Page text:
“Therefore, there is now no condemnation for those who are in Christ Jesus, because through Christ Jesus the law of the Spirit of life set me free from the law of sin and death.  For what the law was powerless to do in that it was weakened by the sinful nature, God did by sending his own Son in the likeness of sinful man to be a sin offering.  And so he condemned sin in sinful man, in order that the righteous requirements of the law might be fully met in us, who do not live according to the sinful nature but according to the Spirit.”  (Romans 8:1-4)

The indwelling of the Holy Spirit in a repentant believer, cleansed by the blood of  THE Lamb, results in the changing of a person – from the inside out!  The Law works itself from the outside in.  And it’s never enough.  Jesus talks a LOT about that in Matthew 23.

Can one truly be “Torah observant” when, in reality, one is selective in which parts of the Law one obeys?  Are there not parts of the Law that require a High Priest and a Temple?  What about animal sacrifice?  Did God become flesh and spill His blood simply to spare us the inconvenience of sacrificing animals?

What about penalties for those who violate the parts of the law for which the punishment is death?  Who will take on the “responsibility” of making sure that appropriate punishment is administered according to the Law?  Do not Deuteronomy 27:26 and Galatians 3:10 say that “cursed is everyone who does not continue to do EVERYTHING written in the Book of the Law?” (Caps mine.)

How is it, in the view of Law keepers, that Grace exempts one from observing/performing the parts of the Law that one finds inconvenient or impractical, but does not exempt one from observing/performing the more palatable parts of the Law?

Honestly, my intent is not to be antagonistic here.  I really wonder how those who are “Torah observant” can reconcile these obvious problems with consistency in obedience to the Law.  If you do go ahead and decide to perform sacrifices, to be consistent, then of what use is the Cross?  Have you not left the Cross, rejected the redemptive work of the Blood that was shed there for you by the Lamb of God?

“When you were dead in your sins and in the uncircumcisionof your sinful nature, God made you alive with Christ.  He forgave us all our sins, having canceled the written code, with its regulations, that was against us and that stood opposed to us; He took it away, nailing it to the cross.  And having disarmed the powers and authorities, he made a public spectacle of them, triumphing over them by the cross.  Therefore do not let anyone judge you by what you eat or drink, or with regard to a religious festival, a New Moon celebration or a Sabbath day.  These are a shadow of the things that were to come; the reality, however, is found in Christ.”  (Colossians 2:13-17)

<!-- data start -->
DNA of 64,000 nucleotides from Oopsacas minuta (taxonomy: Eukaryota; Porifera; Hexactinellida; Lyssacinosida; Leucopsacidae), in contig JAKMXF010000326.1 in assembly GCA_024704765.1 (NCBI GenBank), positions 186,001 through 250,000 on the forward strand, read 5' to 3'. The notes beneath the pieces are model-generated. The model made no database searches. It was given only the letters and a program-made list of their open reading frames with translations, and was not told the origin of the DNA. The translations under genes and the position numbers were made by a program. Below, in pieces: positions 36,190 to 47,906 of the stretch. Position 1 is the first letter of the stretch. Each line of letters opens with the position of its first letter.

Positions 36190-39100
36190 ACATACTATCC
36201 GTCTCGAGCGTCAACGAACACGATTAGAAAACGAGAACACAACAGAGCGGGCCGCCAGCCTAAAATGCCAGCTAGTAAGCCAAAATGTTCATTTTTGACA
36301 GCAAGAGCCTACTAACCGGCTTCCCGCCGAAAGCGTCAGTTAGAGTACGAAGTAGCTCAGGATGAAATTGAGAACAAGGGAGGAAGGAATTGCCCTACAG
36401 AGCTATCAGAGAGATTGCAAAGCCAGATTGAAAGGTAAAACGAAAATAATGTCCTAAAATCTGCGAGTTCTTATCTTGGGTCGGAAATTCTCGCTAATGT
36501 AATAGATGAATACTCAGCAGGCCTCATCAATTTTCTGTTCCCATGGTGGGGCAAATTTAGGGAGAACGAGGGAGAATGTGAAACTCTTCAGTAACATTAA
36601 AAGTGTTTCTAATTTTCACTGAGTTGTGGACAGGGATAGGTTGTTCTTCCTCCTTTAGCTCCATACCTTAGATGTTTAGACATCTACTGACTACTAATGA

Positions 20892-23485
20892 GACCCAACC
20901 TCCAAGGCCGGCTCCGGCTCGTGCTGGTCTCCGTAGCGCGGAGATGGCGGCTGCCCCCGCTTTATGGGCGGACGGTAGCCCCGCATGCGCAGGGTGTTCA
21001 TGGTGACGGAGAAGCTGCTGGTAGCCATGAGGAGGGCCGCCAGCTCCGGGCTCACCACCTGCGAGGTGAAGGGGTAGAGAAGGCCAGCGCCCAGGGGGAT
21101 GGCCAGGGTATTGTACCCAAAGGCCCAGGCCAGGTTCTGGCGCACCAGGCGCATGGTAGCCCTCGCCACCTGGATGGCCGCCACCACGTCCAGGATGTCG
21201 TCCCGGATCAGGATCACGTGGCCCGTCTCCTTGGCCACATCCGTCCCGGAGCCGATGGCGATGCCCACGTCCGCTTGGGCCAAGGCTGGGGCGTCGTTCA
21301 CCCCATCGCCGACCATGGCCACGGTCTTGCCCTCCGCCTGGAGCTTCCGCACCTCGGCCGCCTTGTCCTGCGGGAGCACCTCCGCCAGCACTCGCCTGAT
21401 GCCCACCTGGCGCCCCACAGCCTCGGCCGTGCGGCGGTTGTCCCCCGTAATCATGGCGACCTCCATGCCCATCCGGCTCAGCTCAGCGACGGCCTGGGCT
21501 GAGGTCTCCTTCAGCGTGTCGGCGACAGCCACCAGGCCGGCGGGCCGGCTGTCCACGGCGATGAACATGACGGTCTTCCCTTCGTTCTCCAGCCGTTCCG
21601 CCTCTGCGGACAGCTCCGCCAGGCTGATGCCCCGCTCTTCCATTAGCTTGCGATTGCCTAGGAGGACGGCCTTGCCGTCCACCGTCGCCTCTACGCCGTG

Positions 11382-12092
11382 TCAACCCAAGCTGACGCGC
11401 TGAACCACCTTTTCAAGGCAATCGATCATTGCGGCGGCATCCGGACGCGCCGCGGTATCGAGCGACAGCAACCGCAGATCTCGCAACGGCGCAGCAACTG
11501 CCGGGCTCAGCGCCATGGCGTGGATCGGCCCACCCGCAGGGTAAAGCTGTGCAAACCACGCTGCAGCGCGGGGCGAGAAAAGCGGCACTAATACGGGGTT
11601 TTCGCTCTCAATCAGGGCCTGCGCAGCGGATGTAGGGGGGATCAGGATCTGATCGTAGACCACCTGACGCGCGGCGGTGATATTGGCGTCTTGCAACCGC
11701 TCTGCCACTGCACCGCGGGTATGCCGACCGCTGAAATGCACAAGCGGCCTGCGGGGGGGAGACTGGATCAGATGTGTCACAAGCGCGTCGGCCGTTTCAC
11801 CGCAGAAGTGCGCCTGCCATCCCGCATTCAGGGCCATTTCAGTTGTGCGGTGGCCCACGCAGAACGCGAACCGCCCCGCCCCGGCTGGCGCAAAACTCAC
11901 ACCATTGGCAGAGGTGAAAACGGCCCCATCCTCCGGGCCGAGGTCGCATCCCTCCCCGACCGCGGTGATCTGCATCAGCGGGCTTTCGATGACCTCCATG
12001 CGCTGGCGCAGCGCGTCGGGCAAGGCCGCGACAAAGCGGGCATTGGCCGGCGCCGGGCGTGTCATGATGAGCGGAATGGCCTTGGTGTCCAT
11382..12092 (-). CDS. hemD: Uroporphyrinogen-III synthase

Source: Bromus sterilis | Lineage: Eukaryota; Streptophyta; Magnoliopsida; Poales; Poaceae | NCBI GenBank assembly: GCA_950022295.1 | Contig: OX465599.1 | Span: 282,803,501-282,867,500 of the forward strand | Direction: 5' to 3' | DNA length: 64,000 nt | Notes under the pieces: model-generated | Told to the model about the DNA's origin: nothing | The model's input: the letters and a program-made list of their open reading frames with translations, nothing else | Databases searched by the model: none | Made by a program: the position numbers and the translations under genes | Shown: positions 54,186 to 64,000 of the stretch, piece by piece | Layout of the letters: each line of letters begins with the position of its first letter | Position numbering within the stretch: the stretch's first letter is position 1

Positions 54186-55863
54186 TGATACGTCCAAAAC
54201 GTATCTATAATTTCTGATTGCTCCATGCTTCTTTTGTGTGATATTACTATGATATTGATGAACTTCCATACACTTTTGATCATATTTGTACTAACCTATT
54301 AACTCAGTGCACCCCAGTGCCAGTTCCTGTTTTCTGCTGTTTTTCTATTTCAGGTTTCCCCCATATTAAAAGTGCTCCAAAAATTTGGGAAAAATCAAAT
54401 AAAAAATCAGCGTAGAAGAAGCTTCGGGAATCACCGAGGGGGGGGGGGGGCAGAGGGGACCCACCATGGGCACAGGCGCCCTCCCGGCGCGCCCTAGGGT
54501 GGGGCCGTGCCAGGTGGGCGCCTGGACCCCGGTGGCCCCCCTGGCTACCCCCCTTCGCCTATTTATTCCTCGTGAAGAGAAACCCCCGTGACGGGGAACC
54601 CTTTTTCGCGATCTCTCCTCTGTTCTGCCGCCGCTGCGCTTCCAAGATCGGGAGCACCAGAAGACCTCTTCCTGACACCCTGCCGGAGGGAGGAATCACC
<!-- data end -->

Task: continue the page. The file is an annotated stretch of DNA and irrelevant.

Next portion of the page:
I wonder . . . . . how does God view Law-keeping through the lenses of His Grace and His Blood?

Beyond the realities of what the New Covenant means to the individual believer, how the believer carries out the commands of Christ - the “Law of Christ” impacts those around that believer in a complete systemic all-inclusive way.  Christ’s commands?  Love God, love others. 

How do the realities of the New Covenant enable us to do that?

Under the New Covenant, the Law of Christ, the believer is now free to love their neighbor without restriction.  We are able to bend down into the dirt of life and minister to those in need and love them with the love that comes from the very Holy Spirit of God.  We don’t need to worry if something or someone will make us “unclean” as we love and minister to those arouned us.

Why?  Because we are cleansed with the Blood of Christ, not merely covered by the blood of animals.  Our state of redemption and “clean-ness” is permanent and irrevocable – incorruptible - based on the Righteousness of Christ, which, as He lives His Life in and through us, produces the Fruit of the Spirit, Love, which fulfills the commandment to love one another, which in turn fulfills the Law.  In Christ, we are able to Love God, Love others, whatever the circumstance.

That is the beauty, the reality, of the New Covenant! 

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“Renewed” CovenantOne false definition of the New Covenant re-termed the “Renewed Covenant” typical in the Hebrew Roots Movement is found at 1bread.org: